YALI program, launched by President Obama in 2010, aims to build skills in business, entrepreneurship, public management and civic leadership More

This forum has been closed.
Comment Sorting
Comments
     
by: Salim Gahgah from: Egypt
November 26, 2012 10:12 AM
I told you before... Egyptians are buying guns... everyone is buying guns... soon, soon we will make Syria look like paradise... there is no law, no money, no water, no electricity, we are disintegrating... and Islam is everywhere... hovering, permeating everywhere like the stench of a decaying body... yeah, Islam rule here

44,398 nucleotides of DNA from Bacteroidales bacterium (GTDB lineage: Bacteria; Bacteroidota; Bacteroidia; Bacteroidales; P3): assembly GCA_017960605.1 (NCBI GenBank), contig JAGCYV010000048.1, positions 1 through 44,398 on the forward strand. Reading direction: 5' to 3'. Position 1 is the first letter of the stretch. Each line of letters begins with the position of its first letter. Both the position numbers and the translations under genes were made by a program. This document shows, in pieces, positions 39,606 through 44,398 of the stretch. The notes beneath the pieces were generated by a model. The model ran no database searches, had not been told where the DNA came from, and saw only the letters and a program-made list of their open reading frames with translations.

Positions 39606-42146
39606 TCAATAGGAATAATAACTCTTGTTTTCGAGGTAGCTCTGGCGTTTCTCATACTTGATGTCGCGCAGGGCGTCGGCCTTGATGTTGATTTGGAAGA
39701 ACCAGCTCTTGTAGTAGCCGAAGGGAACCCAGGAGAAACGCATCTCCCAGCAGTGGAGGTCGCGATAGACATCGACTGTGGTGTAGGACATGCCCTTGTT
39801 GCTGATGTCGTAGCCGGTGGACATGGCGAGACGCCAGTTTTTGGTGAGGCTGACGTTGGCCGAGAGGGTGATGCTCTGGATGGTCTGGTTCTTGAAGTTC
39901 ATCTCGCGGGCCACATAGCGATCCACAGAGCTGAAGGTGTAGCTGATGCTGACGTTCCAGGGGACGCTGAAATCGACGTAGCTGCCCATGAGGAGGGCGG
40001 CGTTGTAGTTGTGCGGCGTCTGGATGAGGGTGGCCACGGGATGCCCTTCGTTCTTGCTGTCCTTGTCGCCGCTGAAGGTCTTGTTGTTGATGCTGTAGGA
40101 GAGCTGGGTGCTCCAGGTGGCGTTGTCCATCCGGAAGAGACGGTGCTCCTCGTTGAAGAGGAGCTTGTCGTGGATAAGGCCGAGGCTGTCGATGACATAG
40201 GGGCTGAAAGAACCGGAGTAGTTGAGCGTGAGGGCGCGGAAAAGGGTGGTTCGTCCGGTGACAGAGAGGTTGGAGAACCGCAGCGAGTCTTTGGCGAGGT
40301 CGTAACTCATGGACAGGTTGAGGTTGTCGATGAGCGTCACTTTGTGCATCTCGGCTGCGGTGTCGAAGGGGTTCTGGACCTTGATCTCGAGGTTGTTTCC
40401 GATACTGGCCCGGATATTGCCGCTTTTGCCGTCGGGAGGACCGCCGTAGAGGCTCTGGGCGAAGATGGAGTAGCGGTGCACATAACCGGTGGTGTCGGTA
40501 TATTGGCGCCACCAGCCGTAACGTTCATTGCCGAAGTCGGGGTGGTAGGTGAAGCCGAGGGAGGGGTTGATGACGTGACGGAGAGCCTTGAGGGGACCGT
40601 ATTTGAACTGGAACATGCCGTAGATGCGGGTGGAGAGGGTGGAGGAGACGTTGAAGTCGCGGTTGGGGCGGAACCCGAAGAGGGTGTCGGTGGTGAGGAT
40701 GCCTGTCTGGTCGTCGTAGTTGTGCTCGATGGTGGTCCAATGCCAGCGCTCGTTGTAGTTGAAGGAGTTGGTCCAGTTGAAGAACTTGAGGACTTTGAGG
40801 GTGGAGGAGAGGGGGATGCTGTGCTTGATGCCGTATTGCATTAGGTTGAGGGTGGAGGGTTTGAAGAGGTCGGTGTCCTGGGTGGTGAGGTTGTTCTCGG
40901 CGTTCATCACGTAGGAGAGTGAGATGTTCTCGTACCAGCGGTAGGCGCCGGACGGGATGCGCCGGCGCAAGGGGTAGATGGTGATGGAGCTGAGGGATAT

In Response

by: ali baba from: new york
November 26, 2012 3:48 PM
bye-bye egypt ,welcome of islamic anarchy, we shall songs
everything is falling apart and the centre can not hold.
islam is not the solution,islam is a prescription for disaster


by: Malch from: Russia
November 26, 2012 12:29 AM
Morsi and his gang care not for the people and freedom. they are the worst nightmare come true for Egyptians.
BTW now Obama and his folks can sing kumbaya together and send kisses to Morsi and other nuts like him...


by: ali baba from: new york
November 25, 2012 12:52 PM
the news in egypt has no end . it is indication is getting worst.moresy and muslim brotherhood will destroy the country. .islam is not a soultion .islam is a prescription for disaster

Featured Videos

Your JavaScript is turned off or you have an old version of Adobe's Flash Player. Get the latest Flash player.